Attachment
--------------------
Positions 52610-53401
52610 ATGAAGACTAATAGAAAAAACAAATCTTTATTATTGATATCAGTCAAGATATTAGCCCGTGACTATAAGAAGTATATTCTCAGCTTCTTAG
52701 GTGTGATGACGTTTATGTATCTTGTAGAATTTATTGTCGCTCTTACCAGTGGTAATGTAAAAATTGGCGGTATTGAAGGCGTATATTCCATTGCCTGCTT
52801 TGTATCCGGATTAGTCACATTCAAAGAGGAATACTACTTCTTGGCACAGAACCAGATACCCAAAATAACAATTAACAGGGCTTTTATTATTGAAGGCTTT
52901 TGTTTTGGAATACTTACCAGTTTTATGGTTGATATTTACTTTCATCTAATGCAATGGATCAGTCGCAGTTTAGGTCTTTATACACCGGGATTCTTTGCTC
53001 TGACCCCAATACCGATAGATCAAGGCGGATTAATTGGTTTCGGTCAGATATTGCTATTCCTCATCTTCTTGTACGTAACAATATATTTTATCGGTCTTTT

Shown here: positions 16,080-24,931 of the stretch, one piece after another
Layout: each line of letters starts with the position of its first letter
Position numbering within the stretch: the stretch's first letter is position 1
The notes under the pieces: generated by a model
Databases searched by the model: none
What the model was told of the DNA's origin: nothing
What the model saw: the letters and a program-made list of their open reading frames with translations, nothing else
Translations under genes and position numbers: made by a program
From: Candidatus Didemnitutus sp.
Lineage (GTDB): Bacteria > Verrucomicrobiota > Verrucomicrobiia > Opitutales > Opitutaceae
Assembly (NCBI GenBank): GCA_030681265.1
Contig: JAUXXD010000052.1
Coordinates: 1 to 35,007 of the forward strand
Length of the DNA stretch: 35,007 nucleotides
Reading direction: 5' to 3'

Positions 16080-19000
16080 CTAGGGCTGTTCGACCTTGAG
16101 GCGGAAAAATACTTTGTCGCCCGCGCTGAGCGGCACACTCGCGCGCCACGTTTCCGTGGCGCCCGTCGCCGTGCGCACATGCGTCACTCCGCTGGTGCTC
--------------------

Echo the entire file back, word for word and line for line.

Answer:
Positions 52610-53401
52610 ATGAAGACTAATAGAAAAAACAAATCTTTATTATTGATATCAGTCAAGATATTAGCCCGTGACTATAAGAAGTATATTCTCAGCTTCTTAG
52701 GTGTGATGACGTTTATGTATCTTGTAGAATTTATTGTCGCTCTTACCAGTGGTAATGTAAAAATTGGCGGTATTGAAGGCGTATATTCCATTGCCTGCTT
52801 TGTATCCGGATTAGTCACATTCAAAGAGGAATACTACTTCTTGGCACAGAACCAGATACCCAAAATAACAATTAACAGGGCTTTTATTATTGAAGGCTTT
52901 TGTTTTGGAATACTTACCAGTTTTATGGTTGATATTTACTTTCATCTAATGCAATGGATCAGTCGCAGTTTAGGTCTTTATACACCGGGATTCTTTGCTC
53001 TGACCCCAATACCGATAGATCAAGGCGGATTAATTGGTTTCGGTCAGATATTGCTATTCCTCATCTTCTTGTACGTAACAATATATTTTATCGGTCTTTT

Shown here: positions 16,080-24,931 of the stretch, one piece after another
Layout: each line of letters starts with the position of its first letter
Position numbering within the stretch: the stretch's first letter is position 1
The notes under the pieces: generated by a model
Databases searched by the model: none
What the model was told of the DNA's origin: nothing
What the model saw: the letters and a program-made list of their open reading frames with translations, nothing else
Translations under genes and position numbers: made by a program
From: Candidatus Didemnitutus sp.
Lineage (GTDB): Bacteria > Verrucomicrobiota > Verrucomicrobiia > Opitutales > Opitutaceae
Assembly (NCBI GenBank): GCA_030681265.1
Contig: JAUXXD010000052.1
Coordinates: 1 to 35,007 of the forward strand
Length of the DNA stretch: 35,007 nucleotides
Reading direction: 5' to 3'

Positions 16080-19000
16080 CTAGGGCTGTTCGACCTTGAG
16101 GCGGAAAAATACTTTGTCGCCCGCGCTGAGCGGCACACTCGCGCGCCACGTTTCCGTGGCGCCCGTCGCCGTGCGCACATGCGTCACTCCGCTGGTGCTC